$-\frac{d^{2} u_{f}}{d x^{2}}+u_{f}=f$

(ii) Show that $I_{f}\left[u_{f}+\phi\right]>I_{f}\left[u_{f}\right]$ for every $\phi \in C_{p e r}^{\infty}$ which is not identically zero, where $I_{f}: C_{p e r}^{\infty} \rightarrow \mathbb{R}$ is defined by

$I_{f}[u]=\frac{1}{2} \int_{-\pi}^{+\pi}\left[\left(\frac{\partial u}{\partial x}\right)^{2}+u^{2}-2 f(x) u\right] d x$

(iii) Show that the equation

$\frac{\partial u}{\partial t}-\frac{\partial^{2} u}{\partial x^{2}}+u=f(x)$

with initial data $u(0, x)=u_{0}(x) \in C_{\text {per }}^{\infty}$ has, for $t>0$, a smooth solution $u(t, x)$ such that $u(t, \cdot) \in C_{p e r}^{\infty}$ for each fixed $t>0$. Give a representation of this solution as a Fourier series in $x$. Calculate $\lim _{t \rightarrow+\infty} u(t, x)$ and comment on your answer in relation to (i).

(iv) Show that $I_{f}[u(t, \cdot)] \leqslant I_{f}[u(s, \cdot)]$ for $t>s>0$, and that $I_{f}[u(t, \cdot)] \rightarrow I_{f}\left[u_{f}\right]$ as $t \rightarrow+\infty$.

3.II $32 \mathrm{D}$

commentExplain, in a few lines, how the Pauli matrices $\boldsymbol{\sigma}=\left(\sigma_{1}, \sigma_{2}, \sigma_{3}\right)$ with

$\sigma_{1}=\left(\begin{array}{cc} 0 & 1 \\ 1 & 0 \end{array}\right), \quad \sigma_{2}=\left(\begin{array}{cc} 0 & -i \\ i & 0 \end{array}\right), \quad \sigma_{3}=\left(\begin{array}{cc} 1 & 0 \\ 0 & -1 \end{array}\right)$

are used to represent angular momentum operators with respect to basis states $|\uparrow\rangle$ and $|\downarrow\rangle$ corresponding to spin up and spin down along the 3 -axis. You should state clearly which properties of the matrices correspond to general features of angular momentum and which are specific to spin half.

Consider two spin-half particles labelled A and B, each with its spin operators and spin eigenstates. Find the matrix representation of

$\boldsymbol{\sigma}^{(\mathrm{A})} \cdot \boldsymbol{\sigma}^{(\mathrm{B})}=\sigma_{1}^{(\mathrm{A})} \sigma_{1}^{(\mathrm{B})}+\sigma_{2}^{(\mathrm{A})} \sigma_{2}^{(\mathrm{B})}+\sigma_{3}^{(\mathrm{A})} \sigma_{3}^{(\mathrm{B})}$

with respect to a basis of two-particle states $|\uparrow\rangle_{\mathrm{A}}|\uparrow\rangle_{\mathrm{B}},|\downarrow\rangle_{\mathrm{A}}|\uparrow\rangle_{\mathrm{B}},|\uparrow\rangle_{\mathrm{A}}|\downarrow\rangle_{\mathrm{B}},|\downarrow\rangle_{\mathrm{A}}|\downarrow\rangle_{\mathrm{B}}$. Show that the eigenvalues of the matrix are $1,1,1,-3$ and find the eigenvectors.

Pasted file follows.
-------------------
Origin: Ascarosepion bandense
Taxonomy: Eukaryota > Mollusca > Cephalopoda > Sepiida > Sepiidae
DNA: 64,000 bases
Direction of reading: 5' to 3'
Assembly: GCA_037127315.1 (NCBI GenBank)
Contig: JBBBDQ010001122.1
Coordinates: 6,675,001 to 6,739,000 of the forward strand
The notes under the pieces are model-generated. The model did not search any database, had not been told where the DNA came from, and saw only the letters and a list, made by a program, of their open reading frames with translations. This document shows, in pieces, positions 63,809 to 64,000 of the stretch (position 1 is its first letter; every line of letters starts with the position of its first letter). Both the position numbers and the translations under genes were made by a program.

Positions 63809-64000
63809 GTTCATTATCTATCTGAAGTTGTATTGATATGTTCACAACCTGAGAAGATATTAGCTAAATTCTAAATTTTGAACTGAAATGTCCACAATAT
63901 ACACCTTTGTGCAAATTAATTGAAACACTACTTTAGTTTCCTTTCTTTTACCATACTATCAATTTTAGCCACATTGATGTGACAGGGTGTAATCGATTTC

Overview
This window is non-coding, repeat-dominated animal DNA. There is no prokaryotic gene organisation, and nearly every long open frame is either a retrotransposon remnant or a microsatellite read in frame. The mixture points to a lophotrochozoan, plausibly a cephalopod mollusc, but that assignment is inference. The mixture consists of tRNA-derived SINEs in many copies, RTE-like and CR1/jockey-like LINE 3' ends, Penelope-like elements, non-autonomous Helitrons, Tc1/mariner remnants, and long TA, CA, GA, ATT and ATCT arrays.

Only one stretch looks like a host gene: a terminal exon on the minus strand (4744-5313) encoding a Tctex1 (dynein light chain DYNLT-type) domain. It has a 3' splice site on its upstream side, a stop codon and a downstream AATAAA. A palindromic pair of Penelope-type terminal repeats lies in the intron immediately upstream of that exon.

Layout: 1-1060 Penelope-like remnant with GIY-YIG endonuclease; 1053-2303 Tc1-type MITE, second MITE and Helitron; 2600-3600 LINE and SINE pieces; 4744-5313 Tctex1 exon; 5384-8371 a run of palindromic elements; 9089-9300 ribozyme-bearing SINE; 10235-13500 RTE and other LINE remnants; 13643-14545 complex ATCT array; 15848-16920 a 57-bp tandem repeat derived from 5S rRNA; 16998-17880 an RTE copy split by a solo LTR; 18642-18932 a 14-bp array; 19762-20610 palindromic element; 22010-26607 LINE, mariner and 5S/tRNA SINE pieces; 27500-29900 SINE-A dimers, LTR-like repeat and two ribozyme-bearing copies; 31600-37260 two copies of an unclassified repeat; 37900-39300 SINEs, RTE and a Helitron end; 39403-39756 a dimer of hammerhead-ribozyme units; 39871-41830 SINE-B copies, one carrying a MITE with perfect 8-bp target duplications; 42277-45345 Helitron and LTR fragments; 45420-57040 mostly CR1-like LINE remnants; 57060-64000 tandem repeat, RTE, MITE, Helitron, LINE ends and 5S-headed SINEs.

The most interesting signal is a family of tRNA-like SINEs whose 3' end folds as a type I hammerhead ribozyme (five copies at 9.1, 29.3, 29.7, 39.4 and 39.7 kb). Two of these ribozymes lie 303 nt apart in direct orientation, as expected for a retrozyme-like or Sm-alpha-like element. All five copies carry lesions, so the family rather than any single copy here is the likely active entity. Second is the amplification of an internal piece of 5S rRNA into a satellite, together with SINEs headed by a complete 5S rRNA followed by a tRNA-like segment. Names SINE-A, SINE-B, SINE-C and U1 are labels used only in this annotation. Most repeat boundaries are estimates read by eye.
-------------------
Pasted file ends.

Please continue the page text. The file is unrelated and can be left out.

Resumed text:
What is the behaviour of each eigenvector under interchange of $\mathrm{A}$ and $\mathrm{B}$ ? If the particles are identical, and there are no other relevant degrees of freedom, which of the two-particle states are allowed?

By relating $\left(\boldsymbol{\sigma}^{(\mathrm{A})}+\boldsymbol{\sigma}^{(\mathrm{B})}\right)^{2}$ to the operator discussed above, show that your findings are consistent with standard results for addition of angular momentum.

3.II.26I

commentDefine the notion of exponential family $(E F)$, and show that, for data arising as a random sample of size $n$ from an exponential family, there exists a sufficient statistic whose dimension stays bounded as $n \rightarrow \infty$.

The log-density of a normal distribution $\mathcal{N}(\mu, v)$ can be expressed in the form

$\log p(x \mid \boldsymbol{\phi})=\phi_{1} x+\phi_{2} x^{2}-k(\boldsymbol{\phi})$

where $\phi=\left(\phi_{1}, \phi_{2}\right)$ is the value of an unknown parameter $\Phi=\left(\Phi_{1}, \Phi_{2}\right)$. Determine the function $k$, and the natural parameter-space $\mathbb{F}$. What is the mean-value parameter $\mathrm{H}=\left(\mathrm{H}_{1}, \mathrm{H}_{2}\right)$ in terms of $\Phi ?$

Determine the maximum likelihood estimator $\widehat{\Phi}_{1}$ of $\Phi_{1}$ based on a random sample $\left(X_{1}, \ldots, X_{n}\right)$, and give its asymptotic distribution for $n \rightarrow \infty$.

How would these answers be affected if the variance of $X$ were known to have value $v_{0}$ ?

3.II.19G

commentLet $V_{2}$ denote the irreducible representation $\operatorname{Sym}^{2}\left(\mathbb{C}^{2}\right)$ of $S U(2)$; thus $V_{2}$ has dimension 3. Compute the character of the representation $\operatorname{Sym}^{n}\left(V_{2}\right)$ of $S U(2)$ for any $n \geqslant 0$. Compute the dimension of the invariants $\operatorname{Sym}^{n}\left(V_{2}\right)^{S U(2)}$, meaning the subspace of $\operatorname{Sym}^{n}\left(V_{2}\right)$ where $S U(2)$ acts trivially.

Hence, or otherwise, show that the ring of complex polynomials in three variables $x, y, z$ which are invariant under the action of $S O(3)$ is a polynomial ring. Find a generator for this polynomial ring.